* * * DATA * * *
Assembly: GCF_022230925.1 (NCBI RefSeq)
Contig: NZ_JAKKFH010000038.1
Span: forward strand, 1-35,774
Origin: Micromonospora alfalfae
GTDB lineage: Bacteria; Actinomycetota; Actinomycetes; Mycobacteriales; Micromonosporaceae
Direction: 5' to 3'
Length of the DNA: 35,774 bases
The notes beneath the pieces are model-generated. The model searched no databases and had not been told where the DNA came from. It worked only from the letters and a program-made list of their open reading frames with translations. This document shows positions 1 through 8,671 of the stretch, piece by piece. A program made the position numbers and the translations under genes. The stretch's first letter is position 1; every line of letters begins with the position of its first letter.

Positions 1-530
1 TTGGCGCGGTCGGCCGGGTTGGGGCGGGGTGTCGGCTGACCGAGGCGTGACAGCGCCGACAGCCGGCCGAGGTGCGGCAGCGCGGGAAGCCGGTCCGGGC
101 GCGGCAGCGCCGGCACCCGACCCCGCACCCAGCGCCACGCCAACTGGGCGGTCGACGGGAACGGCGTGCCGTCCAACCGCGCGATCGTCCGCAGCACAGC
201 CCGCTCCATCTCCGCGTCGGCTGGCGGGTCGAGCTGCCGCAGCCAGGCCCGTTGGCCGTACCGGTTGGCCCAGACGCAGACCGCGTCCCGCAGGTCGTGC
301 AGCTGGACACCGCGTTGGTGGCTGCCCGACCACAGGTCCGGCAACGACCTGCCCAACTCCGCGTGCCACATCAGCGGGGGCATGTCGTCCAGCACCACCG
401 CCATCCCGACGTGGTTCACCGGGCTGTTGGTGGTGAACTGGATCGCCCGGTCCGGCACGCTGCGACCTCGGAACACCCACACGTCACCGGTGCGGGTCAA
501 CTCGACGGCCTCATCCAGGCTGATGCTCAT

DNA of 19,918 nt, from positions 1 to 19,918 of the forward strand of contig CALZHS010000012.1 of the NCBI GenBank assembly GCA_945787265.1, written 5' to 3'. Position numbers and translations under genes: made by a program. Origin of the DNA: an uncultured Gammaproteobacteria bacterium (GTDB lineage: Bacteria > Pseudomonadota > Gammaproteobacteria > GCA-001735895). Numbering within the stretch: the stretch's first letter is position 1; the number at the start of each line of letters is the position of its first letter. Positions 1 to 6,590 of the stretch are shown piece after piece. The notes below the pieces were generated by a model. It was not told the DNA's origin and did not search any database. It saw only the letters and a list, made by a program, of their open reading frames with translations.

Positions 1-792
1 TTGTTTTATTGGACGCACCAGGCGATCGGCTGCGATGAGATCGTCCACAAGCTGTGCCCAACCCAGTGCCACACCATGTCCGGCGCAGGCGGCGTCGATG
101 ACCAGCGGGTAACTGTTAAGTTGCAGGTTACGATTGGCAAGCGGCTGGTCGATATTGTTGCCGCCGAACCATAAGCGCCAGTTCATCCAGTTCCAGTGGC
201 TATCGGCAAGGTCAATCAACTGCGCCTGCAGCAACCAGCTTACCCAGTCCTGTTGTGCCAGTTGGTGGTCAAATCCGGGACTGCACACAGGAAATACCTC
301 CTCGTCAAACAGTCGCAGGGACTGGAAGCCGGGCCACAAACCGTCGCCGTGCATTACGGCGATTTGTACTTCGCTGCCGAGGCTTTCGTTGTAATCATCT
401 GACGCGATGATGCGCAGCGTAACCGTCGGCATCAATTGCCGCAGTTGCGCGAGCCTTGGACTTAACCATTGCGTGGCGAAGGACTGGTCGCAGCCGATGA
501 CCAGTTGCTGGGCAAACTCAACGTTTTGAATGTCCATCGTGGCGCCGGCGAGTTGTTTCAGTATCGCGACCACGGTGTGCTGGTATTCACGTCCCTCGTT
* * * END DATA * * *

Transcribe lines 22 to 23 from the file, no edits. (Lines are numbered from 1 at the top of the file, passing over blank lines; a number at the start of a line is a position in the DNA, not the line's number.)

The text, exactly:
401 GACGCGATGATGCGCAGCGTAACCGTCGGCATCAATTGCCGCAGTTGCGCGAGCCTTGGACTTAACCATTGCGTGGCGAAGGACTGGTCGCAGCCGATGA
501 CCAGTTGCTGGGCAAACTCAACGTTTTGAATGTCCATCGTGGCGCCGGCGAGTTGTTTCAGTATCGCGACCACGGTGTGCTGGTATTCACGTCCCTCGTT